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The Kurganets-25 Is Fully Unemployed

May 12, 2022
Via Russian media.

As its war on Ukraine devolves into an ugly stalemate the army’s enormous fleet of mechanized transports are being laid to waste in astonishing numbers. But these are, on average, 40-year-old models such as the BMP-1 and BMP-2. For the annual May 9 victory parade held in Red Square the cream of Russia’s military technology returned for another impeccable performance even when fewer vehicles participated this year. Among the tracked cohort categorized as infantry fighting vehicles or IFVs the Kurganets-25 is by far the largest and most lethal ever presented to the ground forces. Except it’s still not in service.

Eight years since the Kurganets-25, along with a new generation of heavier combat vehicles such as the T-14 battle tank and the T-15, were unveiled amid much fanfare and viral hype none are used by their intended operators: the army. Likewise the intimidating Koalitsya-SV self-propelled howitzer and the Boomerang wheeled APC that can mount various weapon stations. Focusing on the Kurganets-25 in particular reveals a drawn out and inconclusive journey for a well-designed and cost-effective mechanized weapon system–it’s neither as heavy as the T-15 nor as cramped as the BMP-2 or BMP-3–that’s caught in an eternal schedule of improvements.

At this stage the Kurganets-25 has evolved from its original layout, armed with a humble 12.7mm machine gun on its roof, to become an extremely destructive IFV. Now that it mounts an Epokha remote controlled turret its weaponry includes a 57mm cannon paired with a standard coaxial machine gun. On either side are tandem mounts for Kornet ATGMs and on the roof is an additional rocket launcher (with nine munitions) that doubles as a countermeasure versus incoming projectiles. A hard kill active protection system (APS) are located on the front, flanks, and rear of the hull for 360 degree situational awareness. The Kurganets-25 only has two crew and fits a half dozen soldiers who enter from the back through a single hatch that has its own swing door.

The Kurganets-25 when it was first presented in 2015.

The Kurganets-25 measures and scales as the biggest tracked APC and IFV ever designed for Russia’s army and is still amphibious with two propellers. Its hull easily looms over its predecessors the BMP-2 and BMP-3 and its level of protection is modular; cameras around the hull give the vehicle’s occupants all-weather visibility and the main weapon station isn’t impaired by dodgy optics. Russia’s defense ministry intended for the Kurganets-25 to become a true platform with multiple variants the same way as the US Army envisioned its problematic FGCV program and the OMFV program that followed. The ultimate irony is Russia’s state-owned military-industrial sector assembled a vehicle on a quicker timetable but it seems to be a worse investment in the long run as Moscow’s annual military spending is unpredictable.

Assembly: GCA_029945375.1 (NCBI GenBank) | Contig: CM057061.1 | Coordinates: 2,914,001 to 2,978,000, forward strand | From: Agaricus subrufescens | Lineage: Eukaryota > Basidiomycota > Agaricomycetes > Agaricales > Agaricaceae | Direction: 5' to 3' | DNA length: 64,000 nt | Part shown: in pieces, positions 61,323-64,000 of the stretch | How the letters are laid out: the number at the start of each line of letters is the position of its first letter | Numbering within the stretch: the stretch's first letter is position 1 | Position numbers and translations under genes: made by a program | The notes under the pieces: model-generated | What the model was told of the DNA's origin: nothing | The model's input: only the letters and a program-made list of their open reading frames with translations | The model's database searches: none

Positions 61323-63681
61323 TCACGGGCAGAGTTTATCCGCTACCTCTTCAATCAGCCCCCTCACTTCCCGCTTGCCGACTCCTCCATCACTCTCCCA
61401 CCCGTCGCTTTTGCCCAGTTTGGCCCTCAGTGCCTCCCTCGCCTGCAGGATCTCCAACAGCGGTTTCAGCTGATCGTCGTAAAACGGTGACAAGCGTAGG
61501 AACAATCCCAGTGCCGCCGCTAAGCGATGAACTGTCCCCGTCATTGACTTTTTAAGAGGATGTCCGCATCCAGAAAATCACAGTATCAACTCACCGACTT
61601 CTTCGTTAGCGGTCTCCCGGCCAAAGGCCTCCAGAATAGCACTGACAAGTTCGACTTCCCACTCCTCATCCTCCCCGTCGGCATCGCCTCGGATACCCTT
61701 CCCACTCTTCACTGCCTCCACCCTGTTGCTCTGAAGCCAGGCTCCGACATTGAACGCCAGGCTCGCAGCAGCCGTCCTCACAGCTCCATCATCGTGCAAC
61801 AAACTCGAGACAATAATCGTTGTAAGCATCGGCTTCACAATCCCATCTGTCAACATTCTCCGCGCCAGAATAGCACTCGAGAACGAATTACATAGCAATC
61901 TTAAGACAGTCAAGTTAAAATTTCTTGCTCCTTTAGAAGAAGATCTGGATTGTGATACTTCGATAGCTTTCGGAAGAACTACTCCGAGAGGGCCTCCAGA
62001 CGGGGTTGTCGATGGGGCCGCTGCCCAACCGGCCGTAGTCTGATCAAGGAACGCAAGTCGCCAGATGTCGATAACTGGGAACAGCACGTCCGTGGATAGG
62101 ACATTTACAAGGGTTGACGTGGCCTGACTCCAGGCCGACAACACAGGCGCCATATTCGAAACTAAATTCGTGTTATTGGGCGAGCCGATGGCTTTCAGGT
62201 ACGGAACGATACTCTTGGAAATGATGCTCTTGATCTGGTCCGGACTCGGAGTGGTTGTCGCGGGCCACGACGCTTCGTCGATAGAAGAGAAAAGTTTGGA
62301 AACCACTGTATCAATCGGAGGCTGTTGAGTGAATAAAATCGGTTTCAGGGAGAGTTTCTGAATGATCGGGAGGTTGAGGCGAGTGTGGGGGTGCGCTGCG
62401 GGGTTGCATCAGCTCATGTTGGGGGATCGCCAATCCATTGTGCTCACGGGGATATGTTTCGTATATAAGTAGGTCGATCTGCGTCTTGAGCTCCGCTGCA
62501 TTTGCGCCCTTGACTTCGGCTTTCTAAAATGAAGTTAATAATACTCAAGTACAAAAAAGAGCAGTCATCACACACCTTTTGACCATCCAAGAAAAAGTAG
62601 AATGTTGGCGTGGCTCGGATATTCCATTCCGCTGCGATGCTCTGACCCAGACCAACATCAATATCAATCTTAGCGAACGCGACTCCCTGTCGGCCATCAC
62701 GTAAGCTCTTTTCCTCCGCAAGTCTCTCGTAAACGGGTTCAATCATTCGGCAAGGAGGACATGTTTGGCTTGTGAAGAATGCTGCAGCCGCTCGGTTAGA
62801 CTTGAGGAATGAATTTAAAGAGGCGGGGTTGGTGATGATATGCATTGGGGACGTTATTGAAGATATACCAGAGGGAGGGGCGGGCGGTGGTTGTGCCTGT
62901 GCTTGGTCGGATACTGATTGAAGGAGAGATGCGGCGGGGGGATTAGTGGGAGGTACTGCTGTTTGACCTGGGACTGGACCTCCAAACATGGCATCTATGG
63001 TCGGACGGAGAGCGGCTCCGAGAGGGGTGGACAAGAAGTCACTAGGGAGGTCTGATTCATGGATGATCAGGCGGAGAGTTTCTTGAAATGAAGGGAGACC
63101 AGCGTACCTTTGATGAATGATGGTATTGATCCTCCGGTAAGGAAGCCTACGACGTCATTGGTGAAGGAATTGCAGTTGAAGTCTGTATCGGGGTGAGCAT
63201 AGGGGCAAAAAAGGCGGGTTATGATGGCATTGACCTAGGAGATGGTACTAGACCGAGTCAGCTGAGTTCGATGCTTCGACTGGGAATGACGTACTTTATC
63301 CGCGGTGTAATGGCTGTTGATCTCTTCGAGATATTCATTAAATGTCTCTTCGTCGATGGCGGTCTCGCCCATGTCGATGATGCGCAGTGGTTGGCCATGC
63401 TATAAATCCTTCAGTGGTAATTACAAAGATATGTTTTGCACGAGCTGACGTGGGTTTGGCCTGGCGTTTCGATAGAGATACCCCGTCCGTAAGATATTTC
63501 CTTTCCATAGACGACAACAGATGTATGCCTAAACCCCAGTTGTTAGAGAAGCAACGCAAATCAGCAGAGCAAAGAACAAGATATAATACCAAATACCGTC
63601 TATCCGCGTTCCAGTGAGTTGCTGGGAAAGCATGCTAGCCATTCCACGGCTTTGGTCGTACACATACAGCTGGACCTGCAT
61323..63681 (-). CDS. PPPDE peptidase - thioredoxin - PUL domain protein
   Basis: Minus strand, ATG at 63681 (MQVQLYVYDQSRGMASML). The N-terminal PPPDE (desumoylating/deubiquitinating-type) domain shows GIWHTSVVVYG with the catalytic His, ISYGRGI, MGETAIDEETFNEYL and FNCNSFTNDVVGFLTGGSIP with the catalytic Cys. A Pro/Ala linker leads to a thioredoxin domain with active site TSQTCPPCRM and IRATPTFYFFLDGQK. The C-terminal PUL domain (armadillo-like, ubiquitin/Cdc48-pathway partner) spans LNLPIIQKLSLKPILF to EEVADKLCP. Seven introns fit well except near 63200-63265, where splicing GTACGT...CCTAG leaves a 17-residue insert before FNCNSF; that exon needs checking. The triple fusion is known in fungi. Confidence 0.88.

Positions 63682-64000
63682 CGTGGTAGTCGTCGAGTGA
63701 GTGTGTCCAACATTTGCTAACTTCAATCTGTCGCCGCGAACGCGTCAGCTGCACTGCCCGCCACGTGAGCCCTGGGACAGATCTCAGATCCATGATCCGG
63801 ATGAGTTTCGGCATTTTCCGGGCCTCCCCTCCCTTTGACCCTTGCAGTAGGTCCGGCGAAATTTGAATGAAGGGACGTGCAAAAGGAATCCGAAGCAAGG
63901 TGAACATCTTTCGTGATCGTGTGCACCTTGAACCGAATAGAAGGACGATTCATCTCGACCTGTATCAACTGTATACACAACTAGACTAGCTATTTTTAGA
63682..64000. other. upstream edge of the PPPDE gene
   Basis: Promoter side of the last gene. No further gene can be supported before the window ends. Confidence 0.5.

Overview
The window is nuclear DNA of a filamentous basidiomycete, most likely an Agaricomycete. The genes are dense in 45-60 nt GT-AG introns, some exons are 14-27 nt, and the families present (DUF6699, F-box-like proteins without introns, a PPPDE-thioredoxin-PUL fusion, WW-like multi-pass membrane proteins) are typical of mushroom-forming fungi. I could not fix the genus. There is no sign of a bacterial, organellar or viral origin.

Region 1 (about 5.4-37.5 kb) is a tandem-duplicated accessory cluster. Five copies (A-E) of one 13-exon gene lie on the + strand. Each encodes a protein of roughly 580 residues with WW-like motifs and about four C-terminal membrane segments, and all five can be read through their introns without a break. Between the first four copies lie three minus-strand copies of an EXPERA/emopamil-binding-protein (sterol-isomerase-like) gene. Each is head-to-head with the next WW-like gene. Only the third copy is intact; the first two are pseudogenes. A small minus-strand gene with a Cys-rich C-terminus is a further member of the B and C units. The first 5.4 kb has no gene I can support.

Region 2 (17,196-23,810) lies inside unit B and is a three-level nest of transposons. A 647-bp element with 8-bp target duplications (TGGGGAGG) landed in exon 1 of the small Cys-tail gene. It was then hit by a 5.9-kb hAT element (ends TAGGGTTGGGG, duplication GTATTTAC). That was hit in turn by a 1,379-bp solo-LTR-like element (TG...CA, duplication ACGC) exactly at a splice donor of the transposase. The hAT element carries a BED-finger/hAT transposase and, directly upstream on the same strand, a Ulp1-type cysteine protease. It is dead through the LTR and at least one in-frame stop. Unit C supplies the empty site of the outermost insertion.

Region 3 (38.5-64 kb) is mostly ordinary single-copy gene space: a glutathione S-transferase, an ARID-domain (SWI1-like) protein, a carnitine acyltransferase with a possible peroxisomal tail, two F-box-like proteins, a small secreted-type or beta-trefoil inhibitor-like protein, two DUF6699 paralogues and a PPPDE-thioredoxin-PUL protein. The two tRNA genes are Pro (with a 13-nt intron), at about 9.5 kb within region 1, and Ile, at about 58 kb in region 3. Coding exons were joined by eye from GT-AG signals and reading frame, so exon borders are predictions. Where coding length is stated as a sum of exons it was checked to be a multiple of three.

The sum of its characteristics ranks the Kurganets-25 in the highest tier for its class but this hasn’t smoothed its production and serviceability. Russian media claim a small batch of Kurganet-25’s are now operated by the army but there’s no evidence to support this. On the contrary, there are persistent efforts to find another IFV model the army can field in significant numbers. One of them is the B-19, which looks like a prototype for combining the proven BMP-3 with a very large weapon station, while–for the sake of revenues–the BMP-3 is getting spin offs such as the Dragun and the Manul meant for export. The Kurganets-25 is probably approved for export but not officially listed as such because “relevant paperwork” needs to be accomplished. (This explanation comes straight from the Russian government.)

The 2010s saw an uptick in new IFV development in the East and West. But with few exceptions none have enjoyed world-beating success while other efforts have stalled. The Chinese conglomerate Norinco showed off a comparable IFV to the Kurganets-25 it branded as the VN17 and years later no customers have materialized at a time when armies are stuck with antiquated mechanized transports. Meanwhile, in Europe, the General Dynamics Ajax and the Rheinmetall KF41 Lynx have each found decent niches although their production figures to date are miniscule. South Korea’s Hanwha Defense and its Redback is aspiring to the same success. The Kurganets-25, on the other hand, is fated to spend a few more years as a dream and a promise. It’s still dangerously well-armed though.

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